The Muzoracle website on its own allows you to hear the key of a casting, and to experience its harmony cards. If you play an instrument, however, you can take things further and actually play a casting's positions— it’s not hard to do, if you can read music and know your way around intervals and solfège. In the key the Musician’s Die has determined, you simply play the solfège notes indicated, adding harmony below or above each if there are harmony cards involved. (You build harmonies upward when the cards are above the Solfège Dice, and downward when the cards are below them.) Beyond that, the casting can be expressed as a whole, either by simply playing one position after the other, or by taking it all in at once and improvising something that expresses the casting's gestalt.
If you’re playing an instrument with fixed, equal temperament tuning—like an acoustic piano—you’ll miss the unique qualities that the Telluspheric Tuning Matrix provides. You’ll also miss the positions of the casting being heard in their respective suits. What you’ll have instead, though, is performance—and that’s worth a lot. There’s a kind of heightened awareness, a getting inside of each position, that happens when one plays while finding meaning. If you’re casting for someone else, the energy exchange is enhanced: the whole experience becomes more intimate somehow. It's well worth the trouble if you can make it happen.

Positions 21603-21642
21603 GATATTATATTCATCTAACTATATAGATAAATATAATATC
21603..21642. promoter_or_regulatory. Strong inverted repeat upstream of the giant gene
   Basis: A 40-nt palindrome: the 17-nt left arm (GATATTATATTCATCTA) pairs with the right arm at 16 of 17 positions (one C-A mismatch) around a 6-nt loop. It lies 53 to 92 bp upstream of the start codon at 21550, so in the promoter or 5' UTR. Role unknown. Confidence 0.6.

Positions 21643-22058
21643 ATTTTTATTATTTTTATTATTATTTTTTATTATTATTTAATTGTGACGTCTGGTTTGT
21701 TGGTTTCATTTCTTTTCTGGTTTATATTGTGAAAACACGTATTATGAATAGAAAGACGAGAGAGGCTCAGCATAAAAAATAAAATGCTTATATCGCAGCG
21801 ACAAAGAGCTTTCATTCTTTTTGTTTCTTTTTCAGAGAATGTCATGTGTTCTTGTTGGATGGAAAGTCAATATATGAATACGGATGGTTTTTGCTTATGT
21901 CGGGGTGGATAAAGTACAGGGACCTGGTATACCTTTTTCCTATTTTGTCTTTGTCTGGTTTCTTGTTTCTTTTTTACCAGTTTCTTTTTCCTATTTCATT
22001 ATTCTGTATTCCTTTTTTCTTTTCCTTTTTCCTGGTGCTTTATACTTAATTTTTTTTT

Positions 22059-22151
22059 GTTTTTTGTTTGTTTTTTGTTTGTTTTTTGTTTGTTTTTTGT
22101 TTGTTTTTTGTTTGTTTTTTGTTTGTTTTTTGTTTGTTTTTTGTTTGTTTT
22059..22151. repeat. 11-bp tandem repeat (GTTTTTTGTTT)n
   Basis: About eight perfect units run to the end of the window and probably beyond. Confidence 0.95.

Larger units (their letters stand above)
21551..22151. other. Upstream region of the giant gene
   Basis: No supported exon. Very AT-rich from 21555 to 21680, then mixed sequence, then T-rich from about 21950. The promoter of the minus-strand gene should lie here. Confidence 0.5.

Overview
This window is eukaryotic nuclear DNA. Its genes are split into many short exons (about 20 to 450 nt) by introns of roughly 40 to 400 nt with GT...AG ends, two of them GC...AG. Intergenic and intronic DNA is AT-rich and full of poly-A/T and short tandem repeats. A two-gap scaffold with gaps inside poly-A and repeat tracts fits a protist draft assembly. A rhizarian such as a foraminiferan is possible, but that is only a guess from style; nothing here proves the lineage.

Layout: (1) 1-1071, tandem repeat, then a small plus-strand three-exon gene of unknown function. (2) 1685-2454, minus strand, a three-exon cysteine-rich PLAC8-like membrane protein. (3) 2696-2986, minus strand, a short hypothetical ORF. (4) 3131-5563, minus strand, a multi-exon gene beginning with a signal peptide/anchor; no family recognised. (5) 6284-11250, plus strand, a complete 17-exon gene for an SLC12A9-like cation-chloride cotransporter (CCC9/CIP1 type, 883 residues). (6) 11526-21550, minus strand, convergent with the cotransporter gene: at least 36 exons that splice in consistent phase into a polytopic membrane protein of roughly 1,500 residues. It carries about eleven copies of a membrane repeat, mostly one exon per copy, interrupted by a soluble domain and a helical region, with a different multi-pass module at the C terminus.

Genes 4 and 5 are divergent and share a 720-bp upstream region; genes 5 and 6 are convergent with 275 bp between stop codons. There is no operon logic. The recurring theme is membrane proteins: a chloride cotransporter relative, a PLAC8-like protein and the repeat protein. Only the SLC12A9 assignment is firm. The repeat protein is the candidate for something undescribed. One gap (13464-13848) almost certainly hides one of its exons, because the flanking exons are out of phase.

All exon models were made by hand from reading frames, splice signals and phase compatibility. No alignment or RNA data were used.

If you’re working with a DAW, like Logic or Cubase, your options of what to play increase. You can create a template using whatever sound you like for each instrument family, and, if so inclined, download the Telluspheric Tuning Matrix (as an .scl or .tun file) and include it (coming soon on that last bit). Again, though, the biggest effect is achieved in the act of making music while you cast, however you go about it.